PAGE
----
|As seen in The Collegian | Volume 1, Issue 9 -- September 25 2001|
B.C. ROGERS -- As the spring 2001 semester came to a close in May, the retirement of seven year Choctaw president Howell Todd was well publicized around the campus and fresh on everyone’s minds. But when a press release from the college’s public relations “department” stated that Todd’s presence in Clinton, MS would be non-existent come the beginning of July, confusion abounded. After all, the now ex-president had vowed to stay on board for another year, or at least until a successor could be chosen to fill his rather large shoes.
Well, search no more! Allow the Whittington Weekly to present our choice for the next president of [the largest college in the Clinton area]: His Eminence, Archbishop Dmitri! Now surely, this revelation did not come to us overnight, but after hearing our account, we believe in confidence that you will be a believer as well.
In early June, the Whittington Weekly staff received a cryptic invitation from the Orthodox Church of America requesting our presence at special banquet scheduled for the evening of June 21 in the Grand Hall, also known as the "casino room" on the second floor of B.C. Rogers. Speculation ensued as to why the Orthodox Church would hold any type of event on a Baptist campus, or for that matter, why would they invite us?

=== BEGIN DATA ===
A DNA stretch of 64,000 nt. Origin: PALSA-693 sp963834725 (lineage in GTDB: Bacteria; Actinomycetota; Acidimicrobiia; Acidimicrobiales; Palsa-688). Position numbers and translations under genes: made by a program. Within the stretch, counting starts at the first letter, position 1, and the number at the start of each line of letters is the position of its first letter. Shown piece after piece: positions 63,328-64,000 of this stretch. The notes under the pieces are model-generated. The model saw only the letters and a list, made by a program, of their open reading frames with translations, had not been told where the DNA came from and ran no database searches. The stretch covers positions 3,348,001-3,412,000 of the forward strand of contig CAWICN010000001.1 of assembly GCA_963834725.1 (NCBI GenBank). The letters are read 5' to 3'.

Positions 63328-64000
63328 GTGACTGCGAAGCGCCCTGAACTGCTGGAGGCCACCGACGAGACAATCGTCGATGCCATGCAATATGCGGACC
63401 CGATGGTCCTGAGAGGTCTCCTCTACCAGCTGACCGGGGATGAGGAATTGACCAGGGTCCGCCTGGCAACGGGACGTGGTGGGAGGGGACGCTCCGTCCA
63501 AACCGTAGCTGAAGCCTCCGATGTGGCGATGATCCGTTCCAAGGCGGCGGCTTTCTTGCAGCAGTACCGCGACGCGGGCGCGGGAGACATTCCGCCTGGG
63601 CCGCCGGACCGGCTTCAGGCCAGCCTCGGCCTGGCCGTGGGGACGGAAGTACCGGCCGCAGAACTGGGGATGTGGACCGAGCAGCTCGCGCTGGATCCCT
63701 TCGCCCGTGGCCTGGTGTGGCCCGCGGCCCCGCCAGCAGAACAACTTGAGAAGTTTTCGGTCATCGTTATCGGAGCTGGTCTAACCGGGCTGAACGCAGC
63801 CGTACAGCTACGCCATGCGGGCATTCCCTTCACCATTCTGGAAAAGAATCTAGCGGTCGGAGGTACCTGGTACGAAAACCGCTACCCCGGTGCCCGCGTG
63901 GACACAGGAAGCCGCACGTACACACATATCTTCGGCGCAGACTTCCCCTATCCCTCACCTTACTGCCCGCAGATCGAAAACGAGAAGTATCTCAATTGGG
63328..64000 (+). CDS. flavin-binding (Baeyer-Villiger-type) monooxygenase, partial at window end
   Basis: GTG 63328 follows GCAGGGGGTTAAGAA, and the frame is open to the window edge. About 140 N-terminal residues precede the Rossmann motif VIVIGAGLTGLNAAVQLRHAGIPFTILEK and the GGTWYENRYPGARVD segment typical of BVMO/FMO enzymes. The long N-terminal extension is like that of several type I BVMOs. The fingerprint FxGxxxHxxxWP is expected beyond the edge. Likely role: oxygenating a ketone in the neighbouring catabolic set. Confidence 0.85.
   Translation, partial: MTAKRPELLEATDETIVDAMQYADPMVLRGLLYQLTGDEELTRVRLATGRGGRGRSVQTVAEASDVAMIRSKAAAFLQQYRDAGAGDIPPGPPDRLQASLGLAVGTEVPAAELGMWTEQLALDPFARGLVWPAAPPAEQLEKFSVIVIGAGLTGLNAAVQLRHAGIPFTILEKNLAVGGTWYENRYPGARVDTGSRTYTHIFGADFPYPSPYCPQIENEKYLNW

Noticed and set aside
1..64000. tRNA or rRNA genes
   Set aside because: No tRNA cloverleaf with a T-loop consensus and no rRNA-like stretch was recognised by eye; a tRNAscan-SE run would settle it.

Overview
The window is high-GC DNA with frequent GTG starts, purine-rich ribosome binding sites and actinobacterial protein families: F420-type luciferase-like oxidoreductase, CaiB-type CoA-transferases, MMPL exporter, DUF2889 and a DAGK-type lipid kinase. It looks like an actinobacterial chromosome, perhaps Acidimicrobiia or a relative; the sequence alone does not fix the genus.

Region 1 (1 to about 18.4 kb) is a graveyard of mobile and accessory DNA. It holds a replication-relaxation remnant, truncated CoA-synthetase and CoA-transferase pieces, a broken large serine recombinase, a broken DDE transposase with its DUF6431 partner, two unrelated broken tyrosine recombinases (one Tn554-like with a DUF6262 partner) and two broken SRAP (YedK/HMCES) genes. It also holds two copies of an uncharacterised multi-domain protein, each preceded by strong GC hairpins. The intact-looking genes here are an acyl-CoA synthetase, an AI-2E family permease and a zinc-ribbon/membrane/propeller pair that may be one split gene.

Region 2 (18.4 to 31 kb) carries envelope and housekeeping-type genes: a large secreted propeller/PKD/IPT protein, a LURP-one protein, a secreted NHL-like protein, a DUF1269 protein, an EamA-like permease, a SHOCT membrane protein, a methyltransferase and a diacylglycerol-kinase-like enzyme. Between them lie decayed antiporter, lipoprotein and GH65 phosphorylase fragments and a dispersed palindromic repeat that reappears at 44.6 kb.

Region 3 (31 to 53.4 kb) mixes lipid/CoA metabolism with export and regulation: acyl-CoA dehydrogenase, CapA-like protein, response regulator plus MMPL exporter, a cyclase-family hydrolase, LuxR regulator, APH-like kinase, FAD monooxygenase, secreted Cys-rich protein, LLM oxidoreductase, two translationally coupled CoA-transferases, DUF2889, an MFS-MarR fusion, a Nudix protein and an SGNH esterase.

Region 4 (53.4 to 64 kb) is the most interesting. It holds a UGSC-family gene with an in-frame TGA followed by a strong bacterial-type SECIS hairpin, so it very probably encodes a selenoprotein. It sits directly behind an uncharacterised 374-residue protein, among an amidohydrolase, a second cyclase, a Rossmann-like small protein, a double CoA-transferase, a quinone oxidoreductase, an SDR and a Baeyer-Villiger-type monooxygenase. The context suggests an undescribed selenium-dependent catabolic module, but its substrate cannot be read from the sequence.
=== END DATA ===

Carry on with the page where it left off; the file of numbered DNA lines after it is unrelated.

Upon arriving at the gathering, the realization hit us that this "banquet" was actually a rally of sorts, a campaign rally. Enter Lazarus Muska, campaign manager for the Archbishop. Lazarus was very accommodating, answering all of our questions and even arranging for an exclusive photo opportunity with His Eminence.
According to Muska, the Orthodox Greeks have always been a part of Mississippi College, quietly operating in the background. Established in 1977, the Holy Resurrection Orthodox Church was relocated to its present location (which adjoins our campus) in 1980. As a result, several students have found their way over to the church, and now attend faithfully.
As it turns out, His Eminence has a history of uniting people together "for the greater good."
Originally a Baptist growing up, Dmitri converted to the Orthodox faith at the tender age of nineteen.
One of his greatest political accomplishments over his seventy year life-span was playing a large role in breaking the Japanese Orthodox church away from Russian rule many years ago.
"We have observed much over the last two decades," explained Muska. "Archbishop Dmitri simply seeks to return this great institution to its roots, free from the controversy that has mired its legacy in recent years."